I have just finished The Twelve Caesars by Matthew Dennison. If the title sounds familiar, Dennison is consciously following the path laid by Roman historian Suetonius centuries earlier.
I would not recommend this book as a first introduction to Roman history or a beginner looking for something on the imperial age. It is not encyclopedic and, at times, only vaguely chronological. For the reader familiar with Caesar and the emperors up to Domitian, it might offer some value, or it might frustrate. The portraits of the “twelve Caesars” — Caesar, Augustus, Tiberius, Caligula (who Dennison calls Gaius), Claudius, Nero, Galba, Otho, Vitellius, Vespasian, Titus and Domitian — are designed as character studies.
I felt that Dennison found negativity in all the Caesars and everything was rendered through a negative lens. At times one almost wonders how any of these people ascended to their throne or managed to survive as long as they did. None seems to have any positive virtue or ever does anything for a descent purpose. Dennison himself even acknowledges in his introduction that these powerful men often demonstrate contradictory behaviors.
It does have to be acknowledged that many of these emperors were not pleasant people and in climbing to such a height they had to be rough and ruthless, disposing of equally dangerous competitors.
Dennison’s writing style might also frustrate. Sentences can be long and languid, starting in one direction but ending going in another.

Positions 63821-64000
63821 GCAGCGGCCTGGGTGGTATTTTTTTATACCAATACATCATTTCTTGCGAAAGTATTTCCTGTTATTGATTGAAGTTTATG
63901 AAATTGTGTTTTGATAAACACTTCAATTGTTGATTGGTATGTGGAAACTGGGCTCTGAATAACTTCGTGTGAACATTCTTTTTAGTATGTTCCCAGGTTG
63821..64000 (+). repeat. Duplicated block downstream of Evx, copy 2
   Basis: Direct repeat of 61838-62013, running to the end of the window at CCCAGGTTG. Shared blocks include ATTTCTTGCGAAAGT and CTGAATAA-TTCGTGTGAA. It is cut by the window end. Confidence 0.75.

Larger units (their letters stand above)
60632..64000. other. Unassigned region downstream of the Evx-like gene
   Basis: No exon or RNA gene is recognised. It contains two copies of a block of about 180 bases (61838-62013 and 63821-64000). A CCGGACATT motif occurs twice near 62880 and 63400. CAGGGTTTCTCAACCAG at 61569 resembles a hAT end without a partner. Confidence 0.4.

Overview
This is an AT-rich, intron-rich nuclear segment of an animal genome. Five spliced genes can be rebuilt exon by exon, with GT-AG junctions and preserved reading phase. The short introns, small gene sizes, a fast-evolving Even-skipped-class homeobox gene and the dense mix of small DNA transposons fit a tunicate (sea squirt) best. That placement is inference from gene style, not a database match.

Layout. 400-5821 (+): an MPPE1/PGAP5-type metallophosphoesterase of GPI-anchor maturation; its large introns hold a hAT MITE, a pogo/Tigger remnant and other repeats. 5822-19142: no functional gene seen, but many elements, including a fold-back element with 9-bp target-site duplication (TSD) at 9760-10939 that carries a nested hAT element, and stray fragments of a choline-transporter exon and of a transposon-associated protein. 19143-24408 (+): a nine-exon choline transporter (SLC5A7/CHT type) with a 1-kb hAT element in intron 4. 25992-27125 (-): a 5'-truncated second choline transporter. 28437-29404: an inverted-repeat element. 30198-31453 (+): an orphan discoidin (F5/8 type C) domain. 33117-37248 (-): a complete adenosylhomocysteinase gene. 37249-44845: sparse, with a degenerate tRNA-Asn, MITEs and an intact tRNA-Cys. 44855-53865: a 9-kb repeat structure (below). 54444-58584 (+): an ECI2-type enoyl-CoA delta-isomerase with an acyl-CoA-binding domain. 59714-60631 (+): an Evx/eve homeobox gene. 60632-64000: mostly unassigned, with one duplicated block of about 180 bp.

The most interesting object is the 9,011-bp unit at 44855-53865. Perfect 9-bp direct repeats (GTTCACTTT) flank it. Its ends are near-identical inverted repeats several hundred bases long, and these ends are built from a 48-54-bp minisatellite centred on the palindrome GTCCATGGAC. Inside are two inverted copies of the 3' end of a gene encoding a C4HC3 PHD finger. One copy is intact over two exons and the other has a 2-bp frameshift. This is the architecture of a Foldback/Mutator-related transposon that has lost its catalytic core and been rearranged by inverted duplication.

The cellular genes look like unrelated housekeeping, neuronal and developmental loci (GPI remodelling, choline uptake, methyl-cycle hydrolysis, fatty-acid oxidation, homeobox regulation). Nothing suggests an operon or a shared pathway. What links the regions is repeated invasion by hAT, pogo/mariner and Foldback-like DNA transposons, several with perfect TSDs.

There can be some odd statements as well. One sentence I recall started with saying when a government is deceptive then concluded with illicit sex will follow. It seemed an odd, though probably correct, conjunction.
Equally off are some of Dennison’s judgments. I found this sentence on Pompeii particularly difficult to take: “Today Pompeii survives as a tourist destination, titivating backpackers with its insights into the scatological nature of Roman graffiti and the discomforts of the town’s brothels” (p. 325). Seriously, that’s Dennison’s takeaway on Pompeii? Not the vast archaeological record allowing insights into the daily lives of Romans (or Pompeiians) or the architectural, artistic and cultural bonanzas following excavations.
I did learn a few new words however from Dennison, titivating being one of them. It didn’t mean what I thought it meant.
When he is at his best Dennison’s style does reward the reader, however. That’s why I’d say for the knowledgeable fan of Roman history this volume is more likely to be worth the time but those less knowledgeable would be better served looking elsewhere.